News, notes, and observations from the James River Valley in northern South Dakota with special attention to reviewing the performance of the media--old and new. E-Mail to

Tuesday, August 28, 2007

Looking the rectum of humanity right in the eye

Folks are standing around the Sen. Tim Johnson-Bob Woodruff story huffing, and puffing, and fanning some puny sparks of anger into a major conflagration. Some members of the press are understandably miffed because the Johnson staff told them he was not granting interviews while it appears that he was cooperating with Bob Woodruff on an in-depth piece about the progress of his recovery. The plaint is that the Senator's staff lied. Some of Sen. Johnson's defenders make a distinction between interviews that will feed speculations about his political plans and his abililty to carry them out and a long-term video production that deals with the process of recovery and rehabilitation of someone who suffered brain damage.

Those who howl with indignation at being rebuffed at their requests for information regarding the Senator's recovery and progress cite the public's right to know. Others think the Senator and his staff acted wisely by keeping any specific information or glimpses of the Senator from feeding those malevolent appetites that would be sure to construe the slightest defect into evidence of a disqualifying disability and a call for his resignation. A California blogger of the regressive persuasion who claims to be a physiatrist called for the Senator's resignation within days after he suffered a brain hemorrhage. A man from Brown County bought an ad in the local newspaper calling for his resignation. And letter writers and bloggers joined in the chorus. Of course, they couched their calls in best wishes for the Senator's recovery, but that did not mask their intent to charge that the medical episode disqualified the Senator from any further service to his state.

And some news media and many bloggers have worked overtime to insure that, even without specific information from the Senator, his recovery and potential re-entry into political life would be done in a dense cloud of doubt and negative speculation. It doesn't take a rocket scientist or much of public information specialist to know that doing anything that contributes to the haze of ill-wishing woud be incredibly stupid.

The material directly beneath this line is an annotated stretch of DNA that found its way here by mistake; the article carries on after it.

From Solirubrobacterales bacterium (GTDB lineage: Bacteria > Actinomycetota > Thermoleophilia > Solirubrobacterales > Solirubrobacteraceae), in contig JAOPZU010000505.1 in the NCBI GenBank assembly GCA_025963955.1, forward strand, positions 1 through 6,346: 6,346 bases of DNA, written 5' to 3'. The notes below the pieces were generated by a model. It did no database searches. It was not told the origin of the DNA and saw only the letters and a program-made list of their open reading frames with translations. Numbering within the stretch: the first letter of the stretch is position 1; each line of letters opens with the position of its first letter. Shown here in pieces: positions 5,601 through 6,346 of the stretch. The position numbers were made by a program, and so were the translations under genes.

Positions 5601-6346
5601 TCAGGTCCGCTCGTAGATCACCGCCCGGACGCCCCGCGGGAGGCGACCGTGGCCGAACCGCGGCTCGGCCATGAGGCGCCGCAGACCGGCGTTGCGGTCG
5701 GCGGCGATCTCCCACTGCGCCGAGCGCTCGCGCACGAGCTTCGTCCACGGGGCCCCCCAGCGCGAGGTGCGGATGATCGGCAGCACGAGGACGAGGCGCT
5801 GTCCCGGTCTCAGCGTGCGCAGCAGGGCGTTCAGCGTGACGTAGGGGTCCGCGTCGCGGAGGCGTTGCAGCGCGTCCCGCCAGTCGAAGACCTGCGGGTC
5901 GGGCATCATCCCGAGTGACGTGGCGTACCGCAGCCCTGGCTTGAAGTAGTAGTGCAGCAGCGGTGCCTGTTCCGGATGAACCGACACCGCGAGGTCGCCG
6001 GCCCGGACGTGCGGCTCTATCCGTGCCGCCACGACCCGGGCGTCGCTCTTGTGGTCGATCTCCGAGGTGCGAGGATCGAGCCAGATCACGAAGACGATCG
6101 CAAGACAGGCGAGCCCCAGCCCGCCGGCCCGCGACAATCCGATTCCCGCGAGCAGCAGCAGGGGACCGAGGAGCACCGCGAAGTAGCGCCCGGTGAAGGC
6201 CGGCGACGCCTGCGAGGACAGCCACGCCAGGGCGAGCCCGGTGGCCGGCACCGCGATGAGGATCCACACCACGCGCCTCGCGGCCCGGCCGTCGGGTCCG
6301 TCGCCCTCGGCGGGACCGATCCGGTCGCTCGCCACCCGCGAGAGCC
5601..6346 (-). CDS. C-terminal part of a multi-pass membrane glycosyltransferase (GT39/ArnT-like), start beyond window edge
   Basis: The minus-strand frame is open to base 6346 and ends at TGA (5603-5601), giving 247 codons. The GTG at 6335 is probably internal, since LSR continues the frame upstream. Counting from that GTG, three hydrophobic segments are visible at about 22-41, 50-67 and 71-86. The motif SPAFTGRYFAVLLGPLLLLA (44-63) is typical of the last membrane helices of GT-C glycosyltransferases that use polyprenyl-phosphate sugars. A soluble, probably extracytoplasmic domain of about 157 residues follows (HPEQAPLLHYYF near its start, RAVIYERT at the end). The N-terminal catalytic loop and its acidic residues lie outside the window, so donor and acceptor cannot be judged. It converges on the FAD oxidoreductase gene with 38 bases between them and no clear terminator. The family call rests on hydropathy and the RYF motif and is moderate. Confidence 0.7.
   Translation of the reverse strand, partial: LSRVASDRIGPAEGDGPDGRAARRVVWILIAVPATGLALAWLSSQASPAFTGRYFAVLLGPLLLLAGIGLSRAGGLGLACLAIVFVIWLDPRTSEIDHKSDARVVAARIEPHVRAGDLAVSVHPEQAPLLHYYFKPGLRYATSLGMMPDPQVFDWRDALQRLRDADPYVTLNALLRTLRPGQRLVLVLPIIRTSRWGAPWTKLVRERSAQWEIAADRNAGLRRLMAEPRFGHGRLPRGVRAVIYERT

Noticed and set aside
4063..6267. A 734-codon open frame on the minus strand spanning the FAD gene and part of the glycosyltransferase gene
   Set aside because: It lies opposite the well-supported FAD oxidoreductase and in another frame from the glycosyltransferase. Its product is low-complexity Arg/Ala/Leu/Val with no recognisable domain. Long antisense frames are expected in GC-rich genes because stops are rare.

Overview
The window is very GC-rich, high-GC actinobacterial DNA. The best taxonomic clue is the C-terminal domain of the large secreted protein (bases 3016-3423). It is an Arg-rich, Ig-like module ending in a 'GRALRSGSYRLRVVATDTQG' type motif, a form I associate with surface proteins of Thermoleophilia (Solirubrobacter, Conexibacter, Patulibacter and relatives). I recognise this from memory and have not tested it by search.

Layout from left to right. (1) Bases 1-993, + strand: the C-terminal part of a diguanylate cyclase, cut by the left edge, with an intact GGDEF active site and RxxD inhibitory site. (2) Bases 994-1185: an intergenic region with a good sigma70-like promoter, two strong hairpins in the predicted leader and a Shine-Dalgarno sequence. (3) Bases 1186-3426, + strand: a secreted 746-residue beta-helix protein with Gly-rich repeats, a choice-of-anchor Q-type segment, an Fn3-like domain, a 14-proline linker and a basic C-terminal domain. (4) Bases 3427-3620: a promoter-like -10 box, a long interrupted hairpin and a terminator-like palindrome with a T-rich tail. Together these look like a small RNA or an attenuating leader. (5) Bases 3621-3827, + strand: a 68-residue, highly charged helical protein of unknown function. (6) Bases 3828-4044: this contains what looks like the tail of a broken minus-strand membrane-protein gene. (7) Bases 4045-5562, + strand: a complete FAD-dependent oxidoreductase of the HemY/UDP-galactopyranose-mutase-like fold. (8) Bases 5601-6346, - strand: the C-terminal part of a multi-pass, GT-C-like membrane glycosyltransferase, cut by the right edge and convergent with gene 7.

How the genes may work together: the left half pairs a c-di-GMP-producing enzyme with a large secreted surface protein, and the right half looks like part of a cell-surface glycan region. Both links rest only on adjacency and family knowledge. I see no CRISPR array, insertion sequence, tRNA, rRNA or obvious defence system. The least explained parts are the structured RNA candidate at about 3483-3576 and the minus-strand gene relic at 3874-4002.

Bloggers have taken up this story with a vengeance. Part of the problem is ego. They regard themselves as journalists and want the right to pry into family and medical matters in their competition to come up with a story. But a larger part of their motive is to drive a wedge between the Senator and the press. The regressives see that inflating any lingering disabilities that the Senator may display into major disqualifications for office is their best chance to regain a senatorial seat should Tim Johnson run again. One does not have to specialize in the lower reaches of human motives to recognize the political strategy we are sure to witness in the coming year.

Blogs have changed the way the press must be regarded. If the traditional media does not play its stories the way that partisan groups want them, the blogs will attack. Political factions are trying to get control of the editorial voices of the media by putting the traditional media on the defensive and by casting doubt on their integrity and reliability any time a story is run that displeases them. It doesn't take an expert in mass communications to see that the news dissemination system is being challenged in an attempt to divide it into partisan camps.

Ultimately, if journalism is to survive as the Fourth Estate, new rules about the privacy of public figures will have to be established. Until then, savvy media consultants may have to lie a bit. Or have the courage to tell the media when to bug off.

[Simultaneous post at Keloland Blogs.]

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Aberdeen, South Dakota, United States